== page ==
The other thing I want to say is that this book would have been a 10/10, but it broke my number one cardinal rule for fiction (which I think I alluded to a few weeks ago in my Girl in Translation review). Incidentally, I also broke it in a short story I wrote for class this week (but I fully intend to change it in the editing process). Please authors, please give up on the trope of women getting pregnant after having sex one time. I know it's possible, and parents of teenage daughters use the "it only takes one time" to scare their girls into celibacy, but it doesn't happen in real life in one shot with nearly the frequency that it happens in fiction.

Sunday, November 20, 2011

Book Review: The Whistling Season by Ivan Doig

Title: The Whistling Season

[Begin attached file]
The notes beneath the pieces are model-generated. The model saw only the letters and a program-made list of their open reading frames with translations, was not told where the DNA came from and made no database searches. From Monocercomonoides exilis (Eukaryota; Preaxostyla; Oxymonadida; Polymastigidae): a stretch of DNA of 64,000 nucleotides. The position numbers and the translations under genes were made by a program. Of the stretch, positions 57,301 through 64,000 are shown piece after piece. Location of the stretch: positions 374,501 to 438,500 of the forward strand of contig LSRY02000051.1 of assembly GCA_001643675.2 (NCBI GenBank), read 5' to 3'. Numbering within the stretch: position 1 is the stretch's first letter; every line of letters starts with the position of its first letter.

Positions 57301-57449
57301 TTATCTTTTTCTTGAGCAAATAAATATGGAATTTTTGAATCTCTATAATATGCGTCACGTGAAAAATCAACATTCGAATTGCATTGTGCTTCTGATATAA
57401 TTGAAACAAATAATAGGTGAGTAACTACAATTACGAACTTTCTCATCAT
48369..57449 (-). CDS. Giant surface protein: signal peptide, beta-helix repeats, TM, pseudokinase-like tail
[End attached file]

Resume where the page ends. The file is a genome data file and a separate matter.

Author: Ivan Doig
Enjoyment Rating: 7/10
Referral: Picked it up cheap on Audible
Source: Audible for iTunes
Books I've read this year: 147

I read my first Ivan Doig book (Dancing at the Rascal Fair) earlier this year and I was completely charmed by it. I love that Doig just tells stories and doesn't concern himself with being avant-garde in any way. In The Whistling Season, Doig tells the story of a widower (Oliver Milleron) and his three sons (Peter, the narrator, Damon, and Toby), living on a dry farm on Montana, who have been wanting for clean sheets and a good meal since their mother died a year ago. Oliver decides to hire a housekeeper, Rose Llewellyn.

Okay, so if you're like me, you say to yourself, young widower, young widow, they have to get married, right? For the next 300 pages, that's not what happens at all. Rose shows up with her brother, and the families have lots of everyday Montana adventures as Rose's brother Morrie takes over as the teacher at the one-room school. The adventures are delightful, and as 60 year-old state administrator Paul contemplates closing the one-room schools where he and his brothers were educated, there are some wonderful moments of rumination. Pretty soon I had forgotten all about Rose and Oliver getting together.